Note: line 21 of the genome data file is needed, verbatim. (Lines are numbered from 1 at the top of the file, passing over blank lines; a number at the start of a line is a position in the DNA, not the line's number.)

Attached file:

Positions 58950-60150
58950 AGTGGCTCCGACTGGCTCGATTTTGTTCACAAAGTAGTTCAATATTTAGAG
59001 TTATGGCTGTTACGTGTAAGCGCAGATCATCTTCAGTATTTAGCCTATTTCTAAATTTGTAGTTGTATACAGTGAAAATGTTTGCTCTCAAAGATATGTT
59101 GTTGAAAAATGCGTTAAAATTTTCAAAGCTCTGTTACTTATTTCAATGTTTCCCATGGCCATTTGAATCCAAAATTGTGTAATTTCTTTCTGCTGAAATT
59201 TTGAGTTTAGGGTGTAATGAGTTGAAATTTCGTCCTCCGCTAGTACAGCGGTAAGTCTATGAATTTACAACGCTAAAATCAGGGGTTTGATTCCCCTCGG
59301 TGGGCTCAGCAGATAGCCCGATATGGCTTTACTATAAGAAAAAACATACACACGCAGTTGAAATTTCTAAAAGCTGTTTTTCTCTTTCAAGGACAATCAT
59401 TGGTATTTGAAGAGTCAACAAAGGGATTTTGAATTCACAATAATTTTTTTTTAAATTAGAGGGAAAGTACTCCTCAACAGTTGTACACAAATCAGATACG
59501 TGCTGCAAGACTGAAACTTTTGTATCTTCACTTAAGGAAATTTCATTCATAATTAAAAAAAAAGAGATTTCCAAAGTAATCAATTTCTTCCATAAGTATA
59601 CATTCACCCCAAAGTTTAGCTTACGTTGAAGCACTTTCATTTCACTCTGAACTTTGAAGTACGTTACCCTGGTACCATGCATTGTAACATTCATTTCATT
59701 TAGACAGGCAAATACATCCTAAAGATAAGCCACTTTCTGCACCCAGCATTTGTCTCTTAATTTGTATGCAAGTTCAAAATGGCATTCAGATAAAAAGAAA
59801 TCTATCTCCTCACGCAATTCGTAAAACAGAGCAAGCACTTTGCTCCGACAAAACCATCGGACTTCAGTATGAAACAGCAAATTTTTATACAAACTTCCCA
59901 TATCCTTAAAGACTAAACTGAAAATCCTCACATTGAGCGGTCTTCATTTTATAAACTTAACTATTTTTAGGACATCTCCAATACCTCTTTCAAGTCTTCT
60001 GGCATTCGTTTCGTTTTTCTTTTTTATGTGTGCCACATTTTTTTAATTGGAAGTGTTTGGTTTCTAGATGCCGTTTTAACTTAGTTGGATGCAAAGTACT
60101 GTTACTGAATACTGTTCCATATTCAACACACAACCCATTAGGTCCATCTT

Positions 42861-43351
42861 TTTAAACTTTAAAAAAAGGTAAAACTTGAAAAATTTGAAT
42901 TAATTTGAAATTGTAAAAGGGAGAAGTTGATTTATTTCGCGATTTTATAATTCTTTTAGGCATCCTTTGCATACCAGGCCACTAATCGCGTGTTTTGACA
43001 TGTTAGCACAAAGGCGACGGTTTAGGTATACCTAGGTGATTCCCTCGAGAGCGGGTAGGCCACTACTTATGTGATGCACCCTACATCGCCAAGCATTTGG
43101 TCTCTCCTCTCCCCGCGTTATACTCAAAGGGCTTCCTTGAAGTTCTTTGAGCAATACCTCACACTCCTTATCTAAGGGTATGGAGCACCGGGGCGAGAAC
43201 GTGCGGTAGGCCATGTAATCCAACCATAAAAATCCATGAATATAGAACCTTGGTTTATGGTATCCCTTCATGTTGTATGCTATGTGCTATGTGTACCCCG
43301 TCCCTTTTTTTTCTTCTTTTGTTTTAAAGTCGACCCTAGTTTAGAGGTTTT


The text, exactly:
43301 TCCCTTTTTTTTCTTCTTTTGTTTTAAAGTCGACCCTAGTTTAGAGGTTTT